that regulation
is

when he has no
it is

If so, control of the incoming condensation. third of the fair to presume that fully onereturn condensation

would go to the sewer. The object in using a surface condenser is to be able to save all the condensation for the boilers, thus using very little new water. This can be accomplished only by connecting the float valve to the pump steam connection, and if it is desired at any time to skim off the top of the heater water this can readily be done by shutting steam off the pump for a minute or so. The heater manufacturer will possibly oppose this style of
governing, claiming that
it

is

not the regular method.

For

all

CONDENSERS AND HEATERS.


other applications their method as
for surface condenser
it is

49
is

shown by

Fig. 26

correct but

radically wrong.

The absurd

claim

is

sometimes made that when a heavy load comes on, the boilers would evaporate water to a low water level and it should be possible
for the fireman to speed up the pump in order to increase the water in the boilers. The velocity of steam in pipe lines should not be
less than 1,000 ft. per minute and with this speed it would take about five seconds for steam to leave the boiler, reach the con-

taken at

FIG. 26.

System; Controlling Feed Pump,

Open

Heater, and Jet Condenser.

The denser, and be condensed ready to deliver back to the heater. fireman would not have time to even see the change in the boiler
water level by the time the feed

pumps were under

control of the

changed condition. The system shown

in Fig. 25 is not suitable for a non-condensing or for a jet condenser plant, but it is desirable for the returns of a heating system which is also a surface condenser. In Fig. 26 is

shown

the regular method of heater connections using a float Line A is the discharge from control valve in the water supply line.

the steam traps, etc., which must be left open at all times. This would also be the discharge from the wet vacuum pump in case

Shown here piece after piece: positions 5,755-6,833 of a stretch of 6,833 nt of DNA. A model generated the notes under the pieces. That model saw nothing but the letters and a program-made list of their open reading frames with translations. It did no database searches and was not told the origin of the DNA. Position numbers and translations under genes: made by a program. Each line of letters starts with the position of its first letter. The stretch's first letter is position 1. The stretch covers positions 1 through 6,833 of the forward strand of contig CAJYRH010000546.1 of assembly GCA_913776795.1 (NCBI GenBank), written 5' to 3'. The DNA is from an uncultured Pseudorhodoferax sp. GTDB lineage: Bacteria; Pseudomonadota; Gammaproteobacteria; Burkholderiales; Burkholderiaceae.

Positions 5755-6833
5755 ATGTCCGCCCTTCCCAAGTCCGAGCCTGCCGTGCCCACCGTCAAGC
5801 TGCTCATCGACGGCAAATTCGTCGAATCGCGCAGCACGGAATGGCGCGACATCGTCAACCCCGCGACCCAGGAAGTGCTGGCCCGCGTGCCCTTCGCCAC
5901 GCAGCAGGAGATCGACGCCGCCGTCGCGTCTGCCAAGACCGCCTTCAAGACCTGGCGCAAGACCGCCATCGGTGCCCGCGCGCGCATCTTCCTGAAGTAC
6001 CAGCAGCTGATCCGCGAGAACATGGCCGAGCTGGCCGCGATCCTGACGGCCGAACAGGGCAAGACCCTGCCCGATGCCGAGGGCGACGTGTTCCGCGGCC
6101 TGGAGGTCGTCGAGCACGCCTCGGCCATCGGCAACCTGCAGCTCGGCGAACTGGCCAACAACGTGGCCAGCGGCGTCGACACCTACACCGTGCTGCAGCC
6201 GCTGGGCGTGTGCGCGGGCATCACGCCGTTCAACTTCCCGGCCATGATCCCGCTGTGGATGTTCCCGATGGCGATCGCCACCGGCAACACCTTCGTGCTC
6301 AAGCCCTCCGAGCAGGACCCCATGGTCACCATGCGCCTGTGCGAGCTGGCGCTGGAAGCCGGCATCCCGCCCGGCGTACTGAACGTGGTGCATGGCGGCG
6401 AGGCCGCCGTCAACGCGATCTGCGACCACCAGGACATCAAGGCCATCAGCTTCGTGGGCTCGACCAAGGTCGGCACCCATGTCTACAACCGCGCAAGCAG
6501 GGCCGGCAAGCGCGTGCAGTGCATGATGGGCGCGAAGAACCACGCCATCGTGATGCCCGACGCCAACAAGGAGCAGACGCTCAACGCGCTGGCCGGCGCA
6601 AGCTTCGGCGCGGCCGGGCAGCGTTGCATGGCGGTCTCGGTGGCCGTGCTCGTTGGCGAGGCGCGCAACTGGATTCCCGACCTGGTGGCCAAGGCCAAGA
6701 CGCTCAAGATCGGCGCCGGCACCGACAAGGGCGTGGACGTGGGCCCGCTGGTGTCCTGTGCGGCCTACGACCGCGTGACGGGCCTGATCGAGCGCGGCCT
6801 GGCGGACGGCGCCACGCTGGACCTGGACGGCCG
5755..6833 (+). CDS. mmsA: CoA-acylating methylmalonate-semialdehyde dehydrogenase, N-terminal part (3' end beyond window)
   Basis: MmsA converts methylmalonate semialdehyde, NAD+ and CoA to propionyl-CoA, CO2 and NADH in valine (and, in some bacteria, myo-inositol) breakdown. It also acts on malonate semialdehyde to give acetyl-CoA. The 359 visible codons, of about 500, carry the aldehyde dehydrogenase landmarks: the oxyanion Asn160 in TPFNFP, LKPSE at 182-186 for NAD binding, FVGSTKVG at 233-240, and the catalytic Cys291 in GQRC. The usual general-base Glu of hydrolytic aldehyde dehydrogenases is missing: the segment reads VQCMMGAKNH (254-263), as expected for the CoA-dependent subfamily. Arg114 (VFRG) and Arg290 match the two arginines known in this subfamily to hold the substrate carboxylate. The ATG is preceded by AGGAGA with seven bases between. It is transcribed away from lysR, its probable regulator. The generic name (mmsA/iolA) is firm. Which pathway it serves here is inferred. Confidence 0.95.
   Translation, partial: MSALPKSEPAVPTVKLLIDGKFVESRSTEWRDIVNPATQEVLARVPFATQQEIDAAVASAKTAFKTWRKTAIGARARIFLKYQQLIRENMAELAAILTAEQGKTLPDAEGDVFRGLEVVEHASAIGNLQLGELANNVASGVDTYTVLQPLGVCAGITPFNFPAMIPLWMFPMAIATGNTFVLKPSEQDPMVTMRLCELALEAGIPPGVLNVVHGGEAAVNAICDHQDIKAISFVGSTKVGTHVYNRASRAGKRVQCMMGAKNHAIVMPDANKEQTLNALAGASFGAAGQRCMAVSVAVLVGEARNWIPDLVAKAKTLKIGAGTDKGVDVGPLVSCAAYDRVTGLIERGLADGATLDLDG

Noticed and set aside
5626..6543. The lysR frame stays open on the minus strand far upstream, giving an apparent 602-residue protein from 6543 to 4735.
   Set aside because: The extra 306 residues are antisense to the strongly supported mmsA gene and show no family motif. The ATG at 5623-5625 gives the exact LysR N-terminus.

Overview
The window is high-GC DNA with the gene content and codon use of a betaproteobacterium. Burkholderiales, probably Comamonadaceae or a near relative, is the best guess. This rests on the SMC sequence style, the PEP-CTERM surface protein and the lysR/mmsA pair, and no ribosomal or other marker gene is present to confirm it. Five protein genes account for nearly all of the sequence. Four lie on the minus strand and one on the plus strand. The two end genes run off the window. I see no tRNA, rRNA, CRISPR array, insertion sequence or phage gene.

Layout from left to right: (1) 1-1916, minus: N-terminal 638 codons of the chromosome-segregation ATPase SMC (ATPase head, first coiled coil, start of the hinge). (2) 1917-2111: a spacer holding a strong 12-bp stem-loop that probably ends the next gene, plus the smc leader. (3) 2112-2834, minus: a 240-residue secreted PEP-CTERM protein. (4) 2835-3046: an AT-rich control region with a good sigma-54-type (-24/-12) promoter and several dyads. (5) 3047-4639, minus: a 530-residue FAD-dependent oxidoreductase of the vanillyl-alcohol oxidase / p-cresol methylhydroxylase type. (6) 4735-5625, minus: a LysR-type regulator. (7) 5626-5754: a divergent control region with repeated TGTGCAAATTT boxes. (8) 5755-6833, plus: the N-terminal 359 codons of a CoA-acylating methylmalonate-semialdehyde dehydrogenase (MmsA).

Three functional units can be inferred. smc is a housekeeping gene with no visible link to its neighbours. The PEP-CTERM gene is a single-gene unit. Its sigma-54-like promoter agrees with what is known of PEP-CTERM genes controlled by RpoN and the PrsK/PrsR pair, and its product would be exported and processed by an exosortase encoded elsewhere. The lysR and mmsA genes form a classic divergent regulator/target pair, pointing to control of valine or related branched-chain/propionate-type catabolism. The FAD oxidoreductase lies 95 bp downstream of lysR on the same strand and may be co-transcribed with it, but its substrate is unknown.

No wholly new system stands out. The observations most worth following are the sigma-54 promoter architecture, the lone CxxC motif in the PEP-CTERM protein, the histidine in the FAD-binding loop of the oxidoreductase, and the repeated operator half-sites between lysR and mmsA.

Fig. 26

were used for a surface condenser system. The line A should deliver to the heater a lesser amount than that required for the feed water because the boilers and the pump should never be

STEAM POWER PLANT PIPING SYSTEMS.


run slower than
the heater.
is

For the

necessary to remove the incoming water from station in question since we are using jet

we will use the system shown in Fig. 26, that is, the be the discharge from the heater pumps and the float operated valve will be on a branch from the house service line. The float operated valve will be out of sen-ice for the greater
condensers,
line

will

cause these

part of the time during regular operation of the heater pumps, bepumps will deliver to the heater the same amount of water

as the feed

pumps would

take away.

In case the hdater


is

pumps

are not being used, the heater supply by the float operated valve.

to

be controlled wholly
be noted that the dry
r

Referring to Figs. 22, 23, and 24

it

will

vacuum pumps are not shown. The dry vacuum system w ould be the same for either style of condenser but if a surface condenser
were used there should be two of these pumps to insure continuous
operation.

surface con-

denser accumulates air until

the vacuum

is

lost

but an

elevated jet condenser will

discharge a large portion


of the air

due

to the great

quantity of downward flowcooling water being mingled with the air. An elevated jet condenser will

ing

ordinarily drop

its

vacuum